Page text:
Ferry Service Excites Promoters

    GRAND HAVEN — The spring launch of high-speed cross-lake ferry service has shoreline tourism promoters looking at partnerships to keep in the region for an extended visit the thousands of Wisconsinites who’ll sail into West Michigan annually.

    The ferry provides travel bureau directors along the Lake Michigan shoreline an opportunity to work together to promote West Michigan to prospective visitors on the other side of the lake. The Milwaukee-to-Muskegon service offers tourism attractions and destination communities an instant connection into the Milwaukee market that otherwise would take years and thousands of dollars in marketing dollars to cultivate.

    “It’s not every day a market the size of Milwaukee opens up to us,” said Marci Cisneros, director of the Grand Haven-Spring Lake Area Visitors Bureau. “It’s pretty special. We’re going to try and take advantage of that as best we can.”

    The Grand Haven-Spring Lake Area Visitors Bureau last week hosted a briefing on the new ferry service so representatives from the Port of Milwaukee and Lake Express LLC could update Grand Haven-area business leaders on the venture.

    Lake Express plans to start high-speed ferry service across Lake Michigan on June 1, running three roundtrips daily between Muskegon and Milwaukee. The 192-foot vessel will have the capacity to carry 250 passengers and 46 cars and cross the lake in about two and a half hours.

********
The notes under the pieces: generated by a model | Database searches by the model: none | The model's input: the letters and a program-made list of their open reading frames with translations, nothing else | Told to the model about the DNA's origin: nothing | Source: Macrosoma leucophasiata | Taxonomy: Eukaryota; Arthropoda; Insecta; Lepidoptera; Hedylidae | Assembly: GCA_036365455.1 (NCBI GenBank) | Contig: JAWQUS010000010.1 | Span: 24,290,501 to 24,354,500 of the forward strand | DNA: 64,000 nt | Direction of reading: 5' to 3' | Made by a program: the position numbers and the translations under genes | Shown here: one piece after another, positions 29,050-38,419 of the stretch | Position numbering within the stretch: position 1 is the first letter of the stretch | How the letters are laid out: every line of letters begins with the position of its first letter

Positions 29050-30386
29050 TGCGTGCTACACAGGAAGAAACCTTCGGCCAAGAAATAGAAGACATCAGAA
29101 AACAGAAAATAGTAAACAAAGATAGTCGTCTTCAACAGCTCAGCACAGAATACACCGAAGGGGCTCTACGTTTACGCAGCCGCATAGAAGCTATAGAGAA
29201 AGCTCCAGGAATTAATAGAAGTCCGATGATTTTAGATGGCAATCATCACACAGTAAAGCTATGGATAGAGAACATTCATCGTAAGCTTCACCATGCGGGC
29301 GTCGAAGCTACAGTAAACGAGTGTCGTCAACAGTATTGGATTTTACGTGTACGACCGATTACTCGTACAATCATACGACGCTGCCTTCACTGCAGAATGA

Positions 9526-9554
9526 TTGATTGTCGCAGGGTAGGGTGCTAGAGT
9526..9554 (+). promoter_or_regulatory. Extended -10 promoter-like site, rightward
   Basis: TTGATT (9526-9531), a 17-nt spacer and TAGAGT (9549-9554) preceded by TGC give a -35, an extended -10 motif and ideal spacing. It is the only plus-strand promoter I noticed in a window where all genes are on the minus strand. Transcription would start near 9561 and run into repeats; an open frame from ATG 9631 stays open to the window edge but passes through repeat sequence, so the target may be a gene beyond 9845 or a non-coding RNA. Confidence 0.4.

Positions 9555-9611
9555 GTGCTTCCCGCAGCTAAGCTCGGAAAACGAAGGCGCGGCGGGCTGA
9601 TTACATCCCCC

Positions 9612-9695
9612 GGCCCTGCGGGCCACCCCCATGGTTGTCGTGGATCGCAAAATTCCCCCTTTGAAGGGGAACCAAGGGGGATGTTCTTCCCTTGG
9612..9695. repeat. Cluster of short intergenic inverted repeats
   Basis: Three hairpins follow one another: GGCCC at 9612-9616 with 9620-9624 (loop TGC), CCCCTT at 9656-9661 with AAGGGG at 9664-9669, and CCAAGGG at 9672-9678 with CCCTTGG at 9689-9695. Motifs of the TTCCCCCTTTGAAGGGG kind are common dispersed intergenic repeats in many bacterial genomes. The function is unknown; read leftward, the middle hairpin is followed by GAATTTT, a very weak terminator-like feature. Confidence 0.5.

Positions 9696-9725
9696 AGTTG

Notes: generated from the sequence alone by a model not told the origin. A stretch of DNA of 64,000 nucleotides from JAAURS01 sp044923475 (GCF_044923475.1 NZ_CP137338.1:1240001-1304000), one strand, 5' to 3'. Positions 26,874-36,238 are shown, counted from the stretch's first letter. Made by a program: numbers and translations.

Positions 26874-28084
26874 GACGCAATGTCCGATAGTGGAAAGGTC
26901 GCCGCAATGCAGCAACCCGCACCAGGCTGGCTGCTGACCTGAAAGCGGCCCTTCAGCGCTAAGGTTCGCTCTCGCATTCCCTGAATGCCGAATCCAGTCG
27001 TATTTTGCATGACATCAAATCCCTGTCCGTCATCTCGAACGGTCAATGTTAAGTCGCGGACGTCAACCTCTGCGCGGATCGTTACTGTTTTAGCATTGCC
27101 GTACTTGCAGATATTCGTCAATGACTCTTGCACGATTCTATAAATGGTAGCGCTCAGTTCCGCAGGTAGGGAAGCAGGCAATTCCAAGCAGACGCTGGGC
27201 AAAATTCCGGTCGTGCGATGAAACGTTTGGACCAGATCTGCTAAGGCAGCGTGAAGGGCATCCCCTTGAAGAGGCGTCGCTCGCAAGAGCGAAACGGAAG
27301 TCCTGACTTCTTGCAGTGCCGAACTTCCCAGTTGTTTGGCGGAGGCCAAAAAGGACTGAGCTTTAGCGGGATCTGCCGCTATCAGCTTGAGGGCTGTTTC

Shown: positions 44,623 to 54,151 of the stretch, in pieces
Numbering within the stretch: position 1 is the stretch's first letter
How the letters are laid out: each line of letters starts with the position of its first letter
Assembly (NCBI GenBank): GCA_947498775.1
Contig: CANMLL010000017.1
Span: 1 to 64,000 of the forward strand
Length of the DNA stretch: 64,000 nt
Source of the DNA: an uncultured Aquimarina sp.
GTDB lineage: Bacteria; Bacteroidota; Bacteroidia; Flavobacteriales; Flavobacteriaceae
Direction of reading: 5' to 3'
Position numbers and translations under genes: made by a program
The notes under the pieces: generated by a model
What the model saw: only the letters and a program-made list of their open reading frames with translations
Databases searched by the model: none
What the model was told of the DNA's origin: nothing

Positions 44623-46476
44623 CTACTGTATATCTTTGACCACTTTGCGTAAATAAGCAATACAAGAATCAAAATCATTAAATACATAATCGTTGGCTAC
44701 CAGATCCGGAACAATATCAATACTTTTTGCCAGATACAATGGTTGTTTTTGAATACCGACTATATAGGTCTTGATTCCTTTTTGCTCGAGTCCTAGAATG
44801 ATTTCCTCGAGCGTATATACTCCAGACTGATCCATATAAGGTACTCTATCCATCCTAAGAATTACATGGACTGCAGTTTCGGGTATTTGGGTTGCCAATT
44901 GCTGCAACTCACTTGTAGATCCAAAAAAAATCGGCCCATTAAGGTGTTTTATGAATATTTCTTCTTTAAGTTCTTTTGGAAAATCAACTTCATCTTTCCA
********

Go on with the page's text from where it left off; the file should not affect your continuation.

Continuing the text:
Led by the Muskegon County Convention & Visitors Bureau, which this summer will heavily promote Muskegon in Milwaukee as a travel destination, tourism promoters are formulating a marketing campaign that will seek to lure visitors from Wisconsin to West Michigan.

    The hope is that travelers coming into Muskegon from Milwaukee will spend time in the immediate area and fan out to visit other West Michigan destinations before heading home on the ferry or by driving.

    Market research shows that many people visiting the lakeshore tend to stay there and take in other communities during their stay, a point that underlines the need for collaboration to promote the region to Milwaukee for the benefit of all. As the nearest community to Muskegon, Grand Haven’s tourist economy has a chance to benefit from the ferry service, Cisneros said.

    “We look forward to having the influx of travelers so close,” Cisneros said.  

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